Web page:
Use a track brush to loosen dirt from window and door tracks, then vacuum the debris. “Often they open more smoothly afterwards,” says Satya Bourgeot.
Banish insect bodies from your lights. “Most oyster lights have a spring-loaded clamp that can be released for easy removal and cleaning,” says Satya, who recommends removing cobwebs from pendants and lamps, too.
Debbie Harrison suggests placing an old sock on your hand and dipping it into a 50/50 mix of vinegar and water before wiping the blades.
Shift the sofa as dust bunnies accumulate underneath it. “Move it out of the way so you can thoroughly vacuum and mop the floor and wipe hidden skirting boards,” advises Adriana Aziz.
An organised laundry makes a boring chore more manageable. Get rid of the gunk and your appliances and drains will work so much better!
Assess which products and utensils can be thrown away or stored in cupboards to free up bench space.
Washing machines can grow mould and start to smell. “Pour a quarter cup of baking soda with a quarter cup of water into the machine's detergent drawer, add two cups of vinegar into the drum and run it on a hot wash cycle,” advises Debbie. “Once finished, wipe the seals and, if needed, give the detergent drawer a scrub with hot soapy water.”
“If you used the dryer all winter, it exacerbates dust in the laundry,” says Satya. “Wipe the walls, backs of doors and window coverings, and use a vacuum attachment to get in behind the dryer and washing machine.” The dryer filter should be cleaned of lint after every washing load to prevent it becoming a fire hazard, but take the opportunity to give it a really thorough clean.
Slow-flowing drains can benefit from a clean-out. “To fix blockages, pour boiling water down the drain before adding a cup of baking soda,” says Debbie. “Follow with a mix of warm water and vinegar and more boiling water.” For seriously clogged drains, try Drain Clean.
As the weather warms up, prepare for life on the outside by sprucing up your home's alfresco areas and façade.
Wash windows and screens separately. “For really dirty windows, mix equal parts white vinegar and warm water with a dash of dishwashing detergent. Apply with a sponge and use a squeegee to remove excess water,” says Rowena. For hard-to-reach windows, try a Sabco Professional extension pole). Clean gutters of debris that has built up over winter. “It will enhance the efficiency of your downpipes and make your roof more resilient to water damage,” says Satya. Make sure your ladder is steady – a Ladder's Little Helper safety device can help.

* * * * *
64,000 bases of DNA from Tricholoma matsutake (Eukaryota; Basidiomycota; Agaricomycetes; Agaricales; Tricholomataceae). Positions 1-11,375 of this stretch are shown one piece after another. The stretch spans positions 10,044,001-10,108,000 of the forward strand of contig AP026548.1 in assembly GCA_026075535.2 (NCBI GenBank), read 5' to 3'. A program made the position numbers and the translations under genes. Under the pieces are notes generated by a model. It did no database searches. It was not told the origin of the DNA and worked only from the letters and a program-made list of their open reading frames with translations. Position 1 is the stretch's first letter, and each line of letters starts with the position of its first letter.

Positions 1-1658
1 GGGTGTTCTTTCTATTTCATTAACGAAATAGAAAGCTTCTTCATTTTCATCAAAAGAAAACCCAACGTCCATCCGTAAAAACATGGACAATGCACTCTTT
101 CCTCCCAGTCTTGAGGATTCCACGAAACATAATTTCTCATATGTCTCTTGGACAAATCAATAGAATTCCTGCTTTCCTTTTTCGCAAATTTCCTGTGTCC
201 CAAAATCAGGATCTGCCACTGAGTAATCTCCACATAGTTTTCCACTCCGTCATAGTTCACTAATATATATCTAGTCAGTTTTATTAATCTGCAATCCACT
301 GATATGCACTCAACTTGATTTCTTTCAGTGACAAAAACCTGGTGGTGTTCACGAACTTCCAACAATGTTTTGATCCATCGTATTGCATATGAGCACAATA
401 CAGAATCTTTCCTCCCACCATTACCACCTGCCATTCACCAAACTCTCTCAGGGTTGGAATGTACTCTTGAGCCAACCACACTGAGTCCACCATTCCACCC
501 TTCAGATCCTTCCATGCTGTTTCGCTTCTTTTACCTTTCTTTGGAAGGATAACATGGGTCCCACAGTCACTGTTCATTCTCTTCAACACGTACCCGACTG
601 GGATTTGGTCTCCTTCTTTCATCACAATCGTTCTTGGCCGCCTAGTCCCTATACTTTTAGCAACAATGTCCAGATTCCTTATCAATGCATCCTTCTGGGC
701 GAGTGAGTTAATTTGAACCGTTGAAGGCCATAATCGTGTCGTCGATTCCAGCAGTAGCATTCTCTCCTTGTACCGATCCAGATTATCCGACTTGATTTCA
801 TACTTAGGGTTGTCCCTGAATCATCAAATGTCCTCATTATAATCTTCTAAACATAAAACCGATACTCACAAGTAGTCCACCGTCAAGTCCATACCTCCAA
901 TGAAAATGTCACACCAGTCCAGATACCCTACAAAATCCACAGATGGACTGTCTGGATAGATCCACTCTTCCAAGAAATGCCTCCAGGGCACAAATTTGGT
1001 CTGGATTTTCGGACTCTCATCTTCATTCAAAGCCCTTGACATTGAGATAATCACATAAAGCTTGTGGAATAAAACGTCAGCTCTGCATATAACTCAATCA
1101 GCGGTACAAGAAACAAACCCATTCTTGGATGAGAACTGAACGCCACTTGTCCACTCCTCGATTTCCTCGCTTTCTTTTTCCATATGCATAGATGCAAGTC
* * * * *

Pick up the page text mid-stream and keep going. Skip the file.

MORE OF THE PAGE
High-pressure water cleaners remove mould, moss and grime from driveways, decks, patios and exterior walls.
Barbecue plates can be tackled with a non-caustic barbecue cleaning product, or given a scrub with a heavy-duty hot plate brush.
Outdoor furniture needs a good wash. “To inhibit mildew, mix two cups of white vinegar and two tablespoons of liquid dish soap in a bucket of hot water and use a soft brush to scrub grooves and seat pads,” says Rowena.
Time to get stuck into it. Head into your local Bunnings to pick up everything you need to get your place squeaky clean.
Photo credit: Getty Images, QEP Interiors, Cath Muscat, Kaboodle Kitchen
Asbestos, lead-based paints and copper chromium arsenic (CCA) treated timber are health hazards you need to look out for when renovating older homes. These substances can easily be disturbed when renovating and exposure to them can cause a range of life-threatening diseases and conditions including cancer. For information on the dangers of asbestos, lead-based paint and CCA treated timber and tips for dealing with these materials contact your local council's Environmental Health Officer or visit our Health & Safety page.
When following our advice in our D.I.Y. videos, make sure you use all equipment, including PPE, safely by following the manufacturer’s instructions. Check that the equipment is suitable for the task and that PPE fits properly. If you are unsure, hire an expert to do the job or talk to a Bunnings Team Member.